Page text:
1) Not a single one agrees that genocide was committed in Dafur. The consensus is that somewhere between 20-30,000 people died in the Dafur conflict and that most deaths took place in 2004 and early 2005 (the Save Dafur Coalition wasn’t started until 2007).
2) None of the Dafur aid workers I spoke with had seen any sign whatsoever of aid from the Save Dafur organization, not even a t-shirt.
Tens of millions, maybe one hundred million dollars or more raised for Dafur and little or none of it made it to hungry children on the ground in Africa’s west Sudan, Dafur?
I wrote about this sometime ago when I told of being contacted by aid workers in Dafur who had on their own done some investigations via contacts inside the Save Dafur bunch and had learned that money was being sent to Israel.
Since this story was written contacts inside the member organizations of Save Dafur have confirmed that they were sending money to Israel and said it was for the Dafur refugee resettlement program in Israel.
“Written contacts inside the member organizations of Save Dafur have confirmed that they were sending money to Israel.”
There are several thousand Dafur refugees in Israel, or at least they are claiming to be from Dafur. Dafur and Eritrean refugees are allowed special status in Israel so most African economic migrants to Israel automatically try to claim they are from either. Most of the African migrants are from Ethiopia and other countries not on the priority list.
Aid workers in Israel that contacted this writer seem to think that Dafur refugees in Israel have not benefited from tens of millions of Save Dafur dollars, unless of course, Save Dafur turned the money directly over to the Israeli government.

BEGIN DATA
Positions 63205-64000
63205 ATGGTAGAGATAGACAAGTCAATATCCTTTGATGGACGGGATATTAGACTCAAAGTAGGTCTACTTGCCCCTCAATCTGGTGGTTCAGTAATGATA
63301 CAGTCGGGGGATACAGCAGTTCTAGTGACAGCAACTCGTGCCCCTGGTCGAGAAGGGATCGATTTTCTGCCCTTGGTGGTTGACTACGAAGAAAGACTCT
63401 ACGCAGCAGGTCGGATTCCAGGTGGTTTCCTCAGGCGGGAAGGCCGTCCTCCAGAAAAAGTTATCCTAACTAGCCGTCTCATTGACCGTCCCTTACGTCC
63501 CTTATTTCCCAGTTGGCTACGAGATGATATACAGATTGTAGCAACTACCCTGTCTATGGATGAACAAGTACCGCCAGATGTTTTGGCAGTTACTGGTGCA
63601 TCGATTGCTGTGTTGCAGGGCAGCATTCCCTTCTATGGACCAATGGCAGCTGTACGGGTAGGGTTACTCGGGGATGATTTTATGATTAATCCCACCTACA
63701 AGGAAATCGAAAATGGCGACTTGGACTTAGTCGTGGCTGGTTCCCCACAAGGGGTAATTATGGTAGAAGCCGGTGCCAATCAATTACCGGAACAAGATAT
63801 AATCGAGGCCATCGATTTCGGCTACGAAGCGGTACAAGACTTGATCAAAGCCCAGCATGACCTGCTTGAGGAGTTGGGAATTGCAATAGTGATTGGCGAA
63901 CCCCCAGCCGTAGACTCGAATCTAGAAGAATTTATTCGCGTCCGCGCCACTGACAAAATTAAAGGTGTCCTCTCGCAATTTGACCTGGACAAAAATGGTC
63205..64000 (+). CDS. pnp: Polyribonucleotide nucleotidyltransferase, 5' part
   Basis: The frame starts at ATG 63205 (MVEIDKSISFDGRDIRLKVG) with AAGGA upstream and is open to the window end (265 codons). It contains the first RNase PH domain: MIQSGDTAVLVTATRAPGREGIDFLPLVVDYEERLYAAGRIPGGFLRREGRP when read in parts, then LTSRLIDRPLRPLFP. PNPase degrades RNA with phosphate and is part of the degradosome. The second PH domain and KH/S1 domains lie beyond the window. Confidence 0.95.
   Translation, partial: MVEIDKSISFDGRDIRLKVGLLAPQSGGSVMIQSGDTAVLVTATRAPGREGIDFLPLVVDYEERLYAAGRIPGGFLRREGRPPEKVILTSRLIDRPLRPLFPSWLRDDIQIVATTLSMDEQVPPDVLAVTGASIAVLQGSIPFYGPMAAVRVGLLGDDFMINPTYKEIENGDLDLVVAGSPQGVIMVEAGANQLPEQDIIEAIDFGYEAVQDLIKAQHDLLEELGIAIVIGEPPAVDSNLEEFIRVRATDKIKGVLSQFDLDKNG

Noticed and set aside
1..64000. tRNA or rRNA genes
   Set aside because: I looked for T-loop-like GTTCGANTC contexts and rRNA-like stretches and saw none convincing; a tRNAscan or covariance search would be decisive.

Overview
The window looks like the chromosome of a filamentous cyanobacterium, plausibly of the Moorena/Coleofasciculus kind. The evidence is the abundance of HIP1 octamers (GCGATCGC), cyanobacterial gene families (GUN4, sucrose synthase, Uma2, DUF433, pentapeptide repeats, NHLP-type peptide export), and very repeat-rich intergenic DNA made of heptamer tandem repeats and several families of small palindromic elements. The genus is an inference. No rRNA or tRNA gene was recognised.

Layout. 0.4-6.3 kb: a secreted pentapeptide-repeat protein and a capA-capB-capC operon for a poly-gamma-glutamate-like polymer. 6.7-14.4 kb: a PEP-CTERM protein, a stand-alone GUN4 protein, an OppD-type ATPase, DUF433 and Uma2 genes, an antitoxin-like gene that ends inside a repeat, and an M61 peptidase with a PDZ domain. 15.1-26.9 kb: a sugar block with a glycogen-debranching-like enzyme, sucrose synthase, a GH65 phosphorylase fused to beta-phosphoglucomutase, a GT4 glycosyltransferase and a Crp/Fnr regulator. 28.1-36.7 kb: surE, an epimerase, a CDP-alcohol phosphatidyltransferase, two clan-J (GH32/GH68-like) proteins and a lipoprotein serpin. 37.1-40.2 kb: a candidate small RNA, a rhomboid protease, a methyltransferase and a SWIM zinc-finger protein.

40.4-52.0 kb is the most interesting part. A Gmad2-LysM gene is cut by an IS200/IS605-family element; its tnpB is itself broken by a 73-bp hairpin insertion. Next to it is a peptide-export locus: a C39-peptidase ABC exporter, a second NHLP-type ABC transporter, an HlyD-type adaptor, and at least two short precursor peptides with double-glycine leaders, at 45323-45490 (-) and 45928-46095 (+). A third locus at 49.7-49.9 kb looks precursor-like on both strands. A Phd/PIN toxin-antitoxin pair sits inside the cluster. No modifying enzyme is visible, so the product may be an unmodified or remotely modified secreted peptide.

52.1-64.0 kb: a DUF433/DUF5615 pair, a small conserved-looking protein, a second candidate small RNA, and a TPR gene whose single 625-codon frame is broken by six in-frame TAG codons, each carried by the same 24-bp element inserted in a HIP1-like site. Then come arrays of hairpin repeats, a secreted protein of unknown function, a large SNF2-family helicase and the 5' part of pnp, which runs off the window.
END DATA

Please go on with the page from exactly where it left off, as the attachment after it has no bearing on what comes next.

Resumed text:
As violent mobs of Israeli racists attack the African communities in Israel’s cities and towns, calling for the ethnic cleansing of “the infiltrators,” be they from Dafur, Eritrea or wherever in Africa, Dafur’s missing millions go unaccounted for.
Who knows, maybe the Save Dafur/Enough Project will tell us next that they are using the money to send the Dafur refugees home to Dafur, where today it seems a safer place for them be than in the so called “lone island of democracy in the middle east,” Israel.
Thomas C. Mountain was a founding member in his home town of the Alliance for Peace and Justice in the Middle East in 1982, area coordinator for the Palestine Human Rights Campaign’s Eyewitness Palestine program from 1987-1991 and is today the most widely distributed independent journalist in Africa, living and reporting from Eritrea since 2006. He can be reached at thomascmountain at yahoo dot com.